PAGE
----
A smashing essay on Kyro Beshay's site about the relationship between sociability and privacy is a must-read:
Social networks and services have definitely given us new and seamless ways to communicate with people from across the globe, pushing the boundaries of what in our lives is deemed acceptable to share, but a wall has been hit and the efforts to tear it down have left me uncomfortable. I’m specifically talking about this new move to broadcast what pages and messages we’ve viewed, without our consent. Services like BBM have long been guilty of this, but the idea has seen increased adoption recently with services like FB Messenger and Apple’s iMessage. In fact, this whole push for “passive sharing” has been gaining momentum, with Quora as the latest transgressor.
We’re now forced into an obligation to respond to a person’s message, almost immediately. With email and texting, there exists a wall of privacy and discretion where the person on the receiving end is given full power to read, ignore, or respond without being bound by deadlines or expectations. I may not want to read or reply to a message for a myriad of reasons – I need time to think of a proper response, I’m waiting on other plans to get sorted, or the sender is just someone who really annoys me. My question is: Is this sort of stuff increasing the value of our social interactions? I don’t think so. In fact, I’d argue that it’s making our interactions less enjoyable. Many friends have mentioned how others knowing when they’ve read a message has made for many awkward situations; and I wholeheartedly agree.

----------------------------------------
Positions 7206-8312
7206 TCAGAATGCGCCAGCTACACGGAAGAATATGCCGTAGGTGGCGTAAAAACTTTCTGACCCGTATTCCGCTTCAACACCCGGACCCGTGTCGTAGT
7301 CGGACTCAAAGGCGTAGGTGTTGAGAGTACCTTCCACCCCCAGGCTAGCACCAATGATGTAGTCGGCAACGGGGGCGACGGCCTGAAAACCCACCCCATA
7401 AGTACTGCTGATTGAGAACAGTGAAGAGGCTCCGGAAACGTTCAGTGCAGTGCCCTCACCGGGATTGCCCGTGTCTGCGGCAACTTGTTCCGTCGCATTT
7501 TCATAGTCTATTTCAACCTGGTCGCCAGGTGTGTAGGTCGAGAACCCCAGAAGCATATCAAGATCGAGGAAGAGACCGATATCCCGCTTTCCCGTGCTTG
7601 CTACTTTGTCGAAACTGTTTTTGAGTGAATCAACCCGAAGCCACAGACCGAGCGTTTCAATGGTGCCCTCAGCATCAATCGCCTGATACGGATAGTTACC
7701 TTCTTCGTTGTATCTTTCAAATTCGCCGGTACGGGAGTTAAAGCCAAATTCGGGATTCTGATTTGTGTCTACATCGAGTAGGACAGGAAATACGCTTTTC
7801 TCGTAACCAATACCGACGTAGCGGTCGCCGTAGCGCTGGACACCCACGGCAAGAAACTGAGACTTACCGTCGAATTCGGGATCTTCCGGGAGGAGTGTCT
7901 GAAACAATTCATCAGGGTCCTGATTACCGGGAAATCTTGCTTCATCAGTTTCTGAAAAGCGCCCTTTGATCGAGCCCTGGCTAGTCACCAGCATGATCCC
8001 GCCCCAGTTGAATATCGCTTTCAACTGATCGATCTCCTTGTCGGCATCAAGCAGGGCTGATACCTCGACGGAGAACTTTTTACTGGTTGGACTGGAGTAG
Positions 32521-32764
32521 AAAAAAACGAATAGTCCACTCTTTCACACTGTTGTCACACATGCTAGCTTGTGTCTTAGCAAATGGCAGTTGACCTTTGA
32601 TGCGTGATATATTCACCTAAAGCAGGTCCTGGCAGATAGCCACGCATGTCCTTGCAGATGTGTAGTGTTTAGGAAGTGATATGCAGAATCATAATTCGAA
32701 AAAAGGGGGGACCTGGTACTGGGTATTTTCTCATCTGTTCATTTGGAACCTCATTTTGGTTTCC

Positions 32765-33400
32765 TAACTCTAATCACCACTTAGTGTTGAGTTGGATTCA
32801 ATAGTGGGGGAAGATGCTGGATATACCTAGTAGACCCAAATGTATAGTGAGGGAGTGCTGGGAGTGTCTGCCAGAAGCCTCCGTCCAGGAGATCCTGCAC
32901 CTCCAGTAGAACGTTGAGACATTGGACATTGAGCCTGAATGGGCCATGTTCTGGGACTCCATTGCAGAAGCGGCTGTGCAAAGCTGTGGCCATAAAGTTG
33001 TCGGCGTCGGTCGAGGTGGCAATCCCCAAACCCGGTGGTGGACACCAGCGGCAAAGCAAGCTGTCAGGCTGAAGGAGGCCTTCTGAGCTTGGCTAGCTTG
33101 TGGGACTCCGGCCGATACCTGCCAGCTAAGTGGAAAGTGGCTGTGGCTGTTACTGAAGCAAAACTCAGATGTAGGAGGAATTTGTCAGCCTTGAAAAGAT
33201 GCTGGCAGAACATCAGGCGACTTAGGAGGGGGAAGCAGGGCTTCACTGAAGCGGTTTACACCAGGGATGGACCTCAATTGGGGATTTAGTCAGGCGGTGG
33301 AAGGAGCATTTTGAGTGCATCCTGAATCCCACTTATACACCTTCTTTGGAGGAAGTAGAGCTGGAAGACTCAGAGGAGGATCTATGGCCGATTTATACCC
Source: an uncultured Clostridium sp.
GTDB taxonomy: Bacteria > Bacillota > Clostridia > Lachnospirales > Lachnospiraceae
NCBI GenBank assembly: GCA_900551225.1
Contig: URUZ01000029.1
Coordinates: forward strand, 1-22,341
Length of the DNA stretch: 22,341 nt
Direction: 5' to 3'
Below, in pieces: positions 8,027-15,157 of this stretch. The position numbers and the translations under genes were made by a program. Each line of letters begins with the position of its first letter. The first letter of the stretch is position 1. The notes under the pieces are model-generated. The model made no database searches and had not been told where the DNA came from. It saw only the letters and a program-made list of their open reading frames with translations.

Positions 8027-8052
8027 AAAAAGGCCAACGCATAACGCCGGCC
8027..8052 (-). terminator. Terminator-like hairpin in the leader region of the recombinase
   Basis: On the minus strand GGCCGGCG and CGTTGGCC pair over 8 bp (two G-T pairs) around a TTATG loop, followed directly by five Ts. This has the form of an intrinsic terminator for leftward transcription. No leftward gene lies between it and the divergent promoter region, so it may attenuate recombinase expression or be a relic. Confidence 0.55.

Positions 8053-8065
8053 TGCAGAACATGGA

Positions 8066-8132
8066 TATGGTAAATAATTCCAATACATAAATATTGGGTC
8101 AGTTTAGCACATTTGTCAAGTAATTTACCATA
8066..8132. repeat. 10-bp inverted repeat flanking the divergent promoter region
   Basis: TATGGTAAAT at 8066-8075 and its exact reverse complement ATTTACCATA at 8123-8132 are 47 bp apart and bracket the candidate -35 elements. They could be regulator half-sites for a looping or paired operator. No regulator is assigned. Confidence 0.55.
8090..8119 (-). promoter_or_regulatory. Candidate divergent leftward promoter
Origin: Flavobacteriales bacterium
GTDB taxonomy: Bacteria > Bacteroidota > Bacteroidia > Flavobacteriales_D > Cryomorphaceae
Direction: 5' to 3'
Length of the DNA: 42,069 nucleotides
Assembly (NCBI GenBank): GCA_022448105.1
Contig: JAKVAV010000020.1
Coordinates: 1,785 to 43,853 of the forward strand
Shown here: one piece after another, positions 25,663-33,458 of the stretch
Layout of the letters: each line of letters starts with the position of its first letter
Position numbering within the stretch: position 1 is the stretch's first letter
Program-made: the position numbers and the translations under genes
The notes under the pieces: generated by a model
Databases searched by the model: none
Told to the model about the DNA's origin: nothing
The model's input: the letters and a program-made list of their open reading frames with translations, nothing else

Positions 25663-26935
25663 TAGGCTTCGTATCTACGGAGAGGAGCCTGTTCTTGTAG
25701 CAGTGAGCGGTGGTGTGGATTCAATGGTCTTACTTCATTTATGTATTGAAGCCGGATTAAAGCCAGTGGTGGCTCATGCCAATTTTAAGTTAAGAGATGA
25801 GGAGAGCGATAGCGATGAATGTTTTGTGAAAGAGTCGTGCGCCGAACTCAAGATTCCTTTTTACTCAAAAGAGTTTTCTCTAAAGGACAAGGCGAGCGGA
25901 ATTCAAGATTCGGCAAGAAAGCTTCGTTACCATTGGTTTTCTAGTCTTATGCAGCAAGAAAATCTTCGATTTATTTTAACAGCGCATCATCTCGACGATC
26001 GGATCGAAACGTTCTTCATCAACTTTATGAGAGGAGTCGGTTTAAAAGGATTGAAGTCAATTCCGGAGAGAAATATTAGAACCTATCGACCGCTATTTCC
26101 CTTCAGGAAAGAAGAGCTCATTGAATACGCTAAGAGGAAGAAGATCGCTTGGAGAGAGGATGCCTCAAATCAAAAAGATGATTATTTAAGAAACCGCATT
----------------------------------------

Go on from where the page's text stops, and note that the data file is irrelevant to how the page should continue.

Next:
Being Social Is About Being Private
Caroline McCarthy is a journalist and ex-googler who now works as an ad-tech exec for a startup that Fox bought and they transfered to Disney when the two companies merged; in this great, impassioned Tedx talk, she lays out the case for being a "tech policy activist" and explains how the field of tech policy, […]
Princeton's Center for Information Technology Policy is a marvellous interdisciplinary research center, and it is advertising for "visitors" for one-year stints: postdocs, policy fellows and visiting IT professors.
Today, we are told that the bigness of Big Tech giants was inevitable: the result of "network effects." For example, once everyone you want to talk to is on Facebook, you can't be convinced to use another, superior service, because all the people you'd use that service to talk to are still on Facebook. And […]
Things break, and even in this disposable world, there’s a need to fix them. Up until recently, that’s been the crusty bottle of glue in your junk drawer, which is just as liable to coat your fingers as the thing you actually want to repair. Looks like there’s finally a Star Trek-level solution on the […]
Paying for things is all too easy online these days, and that’s why managing your money has gotten so hard. We’ve all done it: You sign up for a streaming subscription or gym membership, blow past the free trial date, and it becomes a part of your monthly expenses. Some of us juggle so many […]
We all know those gifts we get “for the kids,” the ones that parents are secretly more excited to open. Drones are a perfect example, but there’s a model out there that really doubles down on that appeal. Introducing the Space Fighter Building Block Drones, a series of space fighter drones that are a blast […]